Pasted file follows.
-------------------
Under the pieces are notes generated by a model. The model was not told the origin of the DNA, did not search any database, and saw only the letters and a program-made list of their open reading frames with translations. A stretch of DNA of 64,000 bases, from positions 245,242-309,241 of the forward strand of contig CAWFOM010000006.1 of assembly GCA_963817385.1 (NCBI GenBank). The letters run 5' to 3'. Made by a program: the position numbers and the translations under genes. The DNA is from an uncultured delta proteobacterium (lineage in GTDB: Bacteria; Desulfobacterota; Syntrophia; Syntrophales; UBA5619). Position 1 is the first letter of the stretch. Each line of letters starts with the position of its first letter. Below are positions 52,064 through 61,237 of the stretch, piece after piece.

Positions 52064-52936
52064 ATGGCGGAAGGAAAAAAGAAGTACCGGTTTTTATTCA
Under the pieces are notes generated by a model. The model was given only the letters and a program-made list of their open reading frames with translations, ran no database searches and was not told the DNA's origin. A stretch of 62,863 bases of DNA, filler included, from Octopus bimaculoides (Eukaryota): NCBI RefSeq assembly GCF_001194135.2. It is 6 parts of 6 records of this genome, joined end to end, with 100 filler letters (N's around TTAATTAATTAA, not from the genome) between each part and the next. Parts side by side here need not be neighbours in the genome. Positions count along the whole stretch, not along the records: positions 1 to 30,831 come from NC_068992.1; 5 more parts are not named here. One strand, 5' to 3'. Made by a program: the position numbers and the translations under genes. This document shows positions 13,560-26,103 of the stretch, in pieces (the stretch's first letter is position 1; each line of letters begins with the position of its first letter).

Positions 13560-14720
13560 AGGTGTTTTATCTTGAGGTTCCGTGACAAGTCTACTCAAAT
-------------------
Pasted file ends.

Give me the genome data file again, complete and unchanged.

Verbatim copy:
Under the pieces are notes generated by a model. The model was not told the origin of the DNA, did not search any database, and saw only the letters and a program-made list of their open reading frames with translations. A stretch of DNA of 64,000 bases, from positions 245,242-309,241 of the forward strand of contig CAWFOM010000006.1 of assembly GCA_963817385.1 (NCBI GenBank). The letters run 5' to 3'. Made by a program: the position numbers and the translations under genes. The DNA is from an uncultured delta proteobacterium (lineage in GTDB: Bacteria; Desulfobacterota; Syntrophia; Syntrophales; UBA5619). Position 1 is the first letter of the stretch. Each line of letters starts with the position of its first letter. Below are positions 52,064 through 61,237 of the stretch, piece after piece.

Positions 52064-52936
52064 ATGGCGGAAGGAAAAAAGAAGTACCGGTTTTTATTCA
Under the pieces are notes generated by a model. The model was given only the letters and a program-made list of their open reading frames with translations, ran no database searches and was not told the DNA's origin. A stretch of 62,863 bases of DNA, filler included, from Octopus bimaculoides (Eukaryota): NCBI RefSeq assembly GCF_001194135.2. It is 6 parts of 6 records of this genome, joined end to end, with 100 filler letters (N's around TTAATTAATTAA, not from the genome) between each part and the next. Parts side by side here need not be neighbours in the genome. Positions count along the whole stretch, not along the records: positions 1 to 30,831 come from NC_068992.1; 5 more parts are not named here. One strand, 5' to 3'. Made by a program: the position numbers and the translations under genes. This document shows positions 13,560-26,103 of the stretch, in pieces (the stretch's first letter is position 1; each line of letters begins with the position of its first letter).

Positions 13560-14720
13560 AGGTGTTTTATCTTGAGGTTCCGTGACAAGTCTACTCAAAT